TitleAdolescents at Risk: Depression, Low Academic Performance, Violence and Alcohol Increase Bolivian Teenager’s Risk of Attempted Suicide
AuthorsDearden K., De La Cruz N., Crookston B., Novilla M. L. B., Clark M.
PublicationInternational Electronic Journal of Health Education. 2005 Jun; 8(1):104-119.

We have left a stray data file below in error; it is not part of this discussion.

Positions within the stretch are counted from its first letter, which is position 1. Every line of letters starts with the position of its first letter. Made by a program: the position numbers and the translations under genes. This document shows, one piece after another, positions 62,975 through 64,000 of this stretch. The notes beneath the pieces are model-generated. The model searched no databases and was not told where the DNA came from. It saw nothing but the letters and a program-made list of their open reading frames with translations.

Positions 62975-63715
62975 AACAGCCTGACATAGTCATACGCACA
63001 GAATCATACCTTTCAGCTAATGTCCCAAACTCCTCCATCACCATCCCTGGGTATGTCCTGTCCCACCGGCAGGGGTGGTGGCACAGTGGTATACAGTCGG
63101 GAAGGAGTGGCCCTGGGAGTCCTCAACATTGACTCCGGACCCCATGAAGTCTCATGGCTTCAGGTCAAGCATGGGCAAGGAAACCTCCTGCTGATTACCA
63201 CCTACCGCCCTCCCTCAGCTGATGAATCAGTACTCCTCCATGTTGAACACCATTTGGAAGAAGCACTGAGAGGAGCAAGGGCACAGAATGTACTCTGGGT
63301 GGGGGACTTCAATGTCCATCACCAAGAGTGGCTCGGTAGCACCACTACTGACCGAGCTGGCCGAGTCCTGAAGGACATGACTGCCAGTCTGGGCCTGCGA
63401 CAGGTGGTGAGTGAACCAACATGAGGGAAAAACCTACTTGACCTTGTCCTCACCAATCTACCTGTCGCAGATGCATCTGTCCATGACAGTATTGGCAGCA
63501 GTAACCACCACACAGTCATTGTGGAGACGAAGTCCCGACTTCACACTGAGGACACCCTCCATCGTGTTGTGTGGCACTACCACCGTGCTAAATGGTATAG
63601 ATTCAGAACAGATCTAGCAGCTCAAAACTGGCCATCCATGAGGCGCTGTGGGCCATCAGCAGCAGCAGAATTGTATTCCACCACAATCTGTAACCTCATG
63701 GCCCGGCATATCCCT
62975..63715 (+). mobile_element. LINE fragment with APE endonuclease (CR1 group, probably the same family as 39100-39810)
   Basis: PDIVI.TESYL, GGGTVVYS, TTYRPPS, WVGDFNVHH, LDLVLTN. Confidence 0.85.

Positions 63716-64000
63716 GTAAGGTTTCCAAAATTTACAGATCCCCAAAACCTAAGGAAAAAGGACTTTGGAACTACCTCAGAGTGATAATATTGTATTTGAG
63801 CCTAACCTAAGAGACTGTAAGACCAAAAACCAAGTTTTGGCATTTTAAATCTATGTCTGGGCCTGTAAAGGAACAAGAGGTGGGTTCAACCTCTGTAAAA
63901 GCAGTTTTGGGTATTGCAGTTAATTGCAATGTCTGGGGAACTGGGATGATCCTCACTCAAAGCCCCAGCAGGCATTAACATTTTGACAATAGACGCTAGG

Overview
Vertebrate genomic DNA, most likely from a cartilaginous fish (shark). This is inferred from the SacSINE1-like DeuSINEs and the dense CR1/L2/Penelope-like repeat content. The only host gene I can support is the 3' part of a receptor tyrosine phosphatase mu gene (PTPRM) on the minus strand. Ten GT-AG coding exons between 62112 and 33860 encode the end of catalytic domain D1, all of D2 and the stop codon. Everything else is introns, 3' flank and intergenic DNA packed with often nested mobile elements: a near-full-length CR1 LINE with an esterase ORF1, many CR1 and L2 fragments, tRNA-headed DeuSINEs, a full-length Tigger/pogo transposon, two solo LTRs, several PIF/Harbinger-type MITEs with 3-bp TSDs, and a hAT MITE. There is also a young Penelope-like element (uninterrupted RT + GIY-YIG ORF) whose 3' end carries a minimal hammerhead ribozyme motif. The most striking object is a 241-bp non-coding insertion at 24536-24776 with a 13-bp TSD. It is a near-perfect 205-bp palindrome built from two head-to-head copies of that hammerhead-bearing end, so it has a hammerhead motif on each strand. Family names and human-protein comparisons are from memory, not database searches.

AbstractThis paper describes the prevalence of depression and suicidal tendencies as well as risk factors for attempted suicide among students in Bolivia. Adolescents 13-18 years old (182 females, 394 males) from randomly selected schools in La Paz completed the Youth Risk Behavior Survey. Frequencies and logistic regression were used to identify factors—including academic performance, violence, and sex—associated with suicidal attempts. One fourth (26.9%) of females and one in ten males (8.9%) attempted suicide at least once. Depression was highly correlated with suicidal attempts. Additional risk factors for females included ethnicity, low academic performance, violence (including forced sex), and drinking. Females who experienced forced sex and who drank 20 or more days in their life were 20.1 (95% CI: 2.3, 178.7) and 37.3 (95% CI: 4.7, 297.2) times more likely respectively than females without these risks to attempt suicide. An additional risk factor for males included being threatened or injured with a weapon. For parents, school administrators, policy makers and program planners this study represents an important step toward identifying risk factors for attempted suicide and for developing prevention programs.